Even in Greek mythology, there’s no creature with the face of a human, the wings of a swan and the lower torso of a lion. But if there were, you might be looking at it onstage in Jiri Kylian’s “Forgotten Land.”
N.C. Dance Theatre has never done a piece by the Czech-born choreographer. So the dancers have had to learn a new physical vocabulary to master this work about nostalgia, loss and longing: eyes that convey emotions, arms that soar aloft, body planted weightily upon the Earth.
The headliner this week at Knight Theater is “Othello,” Dwight Rhoden’s 2009 piece updating Shakespeare’s tale of jealousy to the music industry. But “Land” has set the troupe buzzing.
“We usually give an easier work to a company that hasn’t done Kylian,” says Cora Bos-Kroese, who came from Europe to set it on NCDT for the choreographer. “It’s quite tough technically, but it’s classically based. You need beautiful lines and attractive bodies with strong cores.
“You can only work with dancers who are musical, because he’s so precise: He fits the steps to the music (Benjamin Britten’s Sinfonia da Requiem) so perfectly. You start at A and end at B, but you have to know exactly where B is before you get there.”
NCDT artistic director Jean-Pierre Bonnefoux has wanted to import Kylian for a long time. He was a guest instructor at Nederlands Dans Theater, Kylian’s home company, and fell in love with the combination of lyricism and power in “Forgotten Land.”
“The first time people started to talk about ‘organic’ movement in dance, Kylian is what they meant,” he says. “The movement goes with your breathing. For a dancer, there’s nothing better.” (He also says the company is lucky to have Bos-Kroese, who has never set this piece before, assigned to it: “She was my favorite dancer there. She’s so powerful; she has wings for arms.”)
Jamie Dee, who calls Kylian her favorite choreographer, says she has “been waiting my whole career to dance one of his pieces. It immediately felt natural on my body. It’s a piece about community, so it’s a group effort, and you feel everything together with the group.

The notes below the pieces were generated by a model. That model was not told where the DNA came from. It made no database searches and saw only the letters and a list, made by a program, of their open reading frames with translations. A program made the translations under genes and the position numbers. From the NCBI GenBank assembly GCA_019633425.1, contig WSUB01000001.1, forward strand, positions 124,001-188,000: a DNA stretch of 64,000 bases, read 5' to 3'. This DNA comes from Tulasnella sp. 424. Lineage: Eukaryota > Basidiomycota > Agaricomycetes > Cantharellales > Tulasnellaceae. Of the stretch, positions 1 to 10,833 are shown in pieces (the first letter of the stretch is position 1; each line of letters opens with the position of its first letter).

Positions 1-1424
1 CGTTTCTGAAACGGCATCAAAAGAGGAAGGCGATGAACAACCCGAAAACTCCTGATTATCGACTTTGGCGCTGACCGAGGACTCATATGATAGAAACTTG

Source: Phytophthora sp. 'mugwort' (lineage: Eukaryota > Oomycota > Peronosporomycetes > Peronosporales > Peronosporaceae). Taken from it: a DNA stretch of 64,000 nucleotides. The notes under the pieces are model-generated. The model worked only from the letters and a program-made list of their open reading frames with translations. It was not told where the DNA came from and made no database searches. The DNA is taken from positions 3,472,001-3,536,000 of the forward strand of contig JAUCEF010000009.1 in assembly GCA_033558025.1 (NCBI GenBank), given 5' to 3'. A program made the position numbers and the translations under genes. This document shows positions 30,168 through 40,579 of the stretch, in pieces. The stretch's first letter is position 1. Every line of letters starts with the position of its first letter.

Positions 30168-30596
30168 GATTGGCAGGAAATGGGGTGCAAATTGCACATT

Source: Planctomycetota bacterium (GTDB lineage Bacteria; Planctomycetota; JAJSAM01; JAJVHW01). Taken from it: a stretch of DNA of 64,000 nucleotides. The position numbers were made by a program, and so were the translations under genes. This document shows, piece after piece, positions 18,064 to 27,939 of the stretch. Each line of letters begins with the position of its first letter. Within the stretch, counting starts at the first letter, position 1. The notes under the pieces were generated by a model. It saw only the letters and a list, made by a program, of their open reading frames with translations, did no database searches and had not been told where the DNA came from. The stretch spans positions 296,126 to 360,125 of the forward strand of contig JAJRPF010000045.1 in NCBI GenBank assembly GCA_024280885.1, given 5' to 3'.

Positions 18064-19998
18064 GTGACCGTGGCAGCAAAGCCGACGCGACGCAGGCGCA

“My dancer brain usually thinks about pictures: How do I position my arm or leg to make the right picture onstage? But Kylian’s work is pure and unaffected; you have to feel it. Dancers who have certain tricks or affectations have to wipe the slate clean and start over.”
Jordan Leeper likes Kylian’s exactness: “Dwight Rhoden will let you extend a moment. He’ll say, ‘Make it your own.’ But this is very precise: You have to get it into your muscle memory.
“It’s been challenging to combine the stomping feet with the fluidity of the upper body. It’s relatively new to me – I’ve done some of these movements before, but not in this way – yet it feels natural. It’s kind of what my body wants to do.”
“Forgotten Land” may be precise physically, but it’s open to interpretation emotionally. Kylian doesn’t discuss it on his philosophic website ( jirikylian.com), but it’s generally described as an exploration of memory. Experiences slip away from us, and we vainly try to recover or understand them.
Bos-Kroese likes to use non-dance metaphors to explain the way Kylian wants dancers to think: “He likes Japanese calligraphy, where the artist sits all day and then picks up a brush and finishes the piece with one big stroke. The artist sees all of it before he acts.
“Dancers are used to doing dynamic things all the time. Jiri doesn’t ask for that. He’s fond of cats, who can be really soft and calm and then boom! They know all along what they’re going to do, but you don’t see it until they explode.”
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